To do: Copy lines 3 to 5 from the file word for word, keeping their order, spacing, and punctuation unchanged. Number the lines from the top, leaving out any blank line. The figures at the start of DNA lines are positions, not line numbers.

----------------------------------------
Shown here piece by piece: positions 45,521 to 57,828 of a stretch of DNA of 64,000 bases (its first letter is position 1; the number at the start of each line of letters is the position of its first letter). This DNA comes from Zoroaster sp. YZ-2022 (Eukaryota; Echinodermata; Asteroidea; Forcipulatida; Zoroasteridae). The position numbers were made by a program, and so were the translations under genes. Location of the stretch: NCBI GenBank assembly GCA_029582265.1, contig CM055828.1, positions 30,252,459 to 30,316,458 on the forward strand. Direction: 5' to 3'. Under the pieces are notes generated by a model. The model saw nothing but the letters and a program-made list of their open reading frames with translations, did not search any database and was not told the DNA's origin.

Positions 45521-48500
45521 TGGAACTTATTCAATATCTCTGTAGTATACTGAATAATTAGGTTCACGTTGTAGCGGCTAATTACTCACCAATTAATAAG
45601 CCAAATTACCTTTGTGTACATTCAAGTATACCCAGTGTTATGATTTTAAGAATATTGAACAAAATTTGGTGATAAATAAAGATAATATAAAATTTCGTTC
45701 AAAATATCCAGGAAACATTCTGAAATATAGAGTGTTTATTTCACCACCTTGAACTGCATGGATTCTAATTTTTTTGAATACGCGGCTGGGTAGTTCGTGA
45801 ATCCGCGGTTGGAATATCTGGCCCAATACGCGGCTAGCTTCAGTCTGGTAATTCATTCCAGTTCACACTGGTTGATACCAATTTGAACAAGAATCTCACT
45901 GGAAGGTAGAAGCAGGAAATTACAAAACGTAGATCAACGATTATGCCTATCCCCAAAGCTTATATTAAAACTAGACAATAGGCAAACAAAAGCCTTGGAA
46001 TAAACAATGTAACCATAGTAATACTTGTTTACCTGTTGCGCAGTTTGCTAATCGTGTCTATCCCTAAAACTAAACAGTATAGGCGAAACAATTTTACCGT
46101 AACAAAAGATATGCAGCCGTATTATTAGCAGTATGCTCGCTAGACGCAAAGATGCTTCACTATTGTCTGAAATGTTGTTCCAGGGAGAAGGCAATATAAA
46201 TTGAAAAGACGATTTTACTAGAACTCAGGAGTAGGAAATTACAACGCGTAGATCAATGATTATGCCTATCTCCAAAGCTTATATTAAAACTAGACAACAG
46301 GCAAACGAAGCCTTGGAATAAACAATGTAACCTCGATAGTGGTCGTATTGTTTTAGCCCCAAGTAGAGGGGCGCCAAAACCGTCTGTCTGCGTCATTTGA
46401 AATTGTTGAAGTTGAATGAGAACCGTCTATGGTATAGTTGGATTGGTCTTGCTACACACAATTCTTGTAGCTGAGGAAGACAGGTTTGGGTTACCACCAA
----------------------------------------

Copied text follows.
45521 TGGAACTTATTCAATATCTCTGTAGTATACTGAATAATTAGGTTCACGTTGTAGCGGCTAATTACTCACCAATTAATAAG
45601 CCAAATTACCTTTGTGTACATTCAAGTATACCCAGTGTTATGATTTTAAGAATATTGAACAAAATTTGGTGATAAATAAAGATAATATAAAATTTCGTTC
45701 AAAATATCCAGGAAACATTCTGAAATATAGAGTGTTTATTTCACCACCTTGAACTGCATGGATTCTAATTTTTTTGAATACGCGGCTGGGTAGTTCGTGA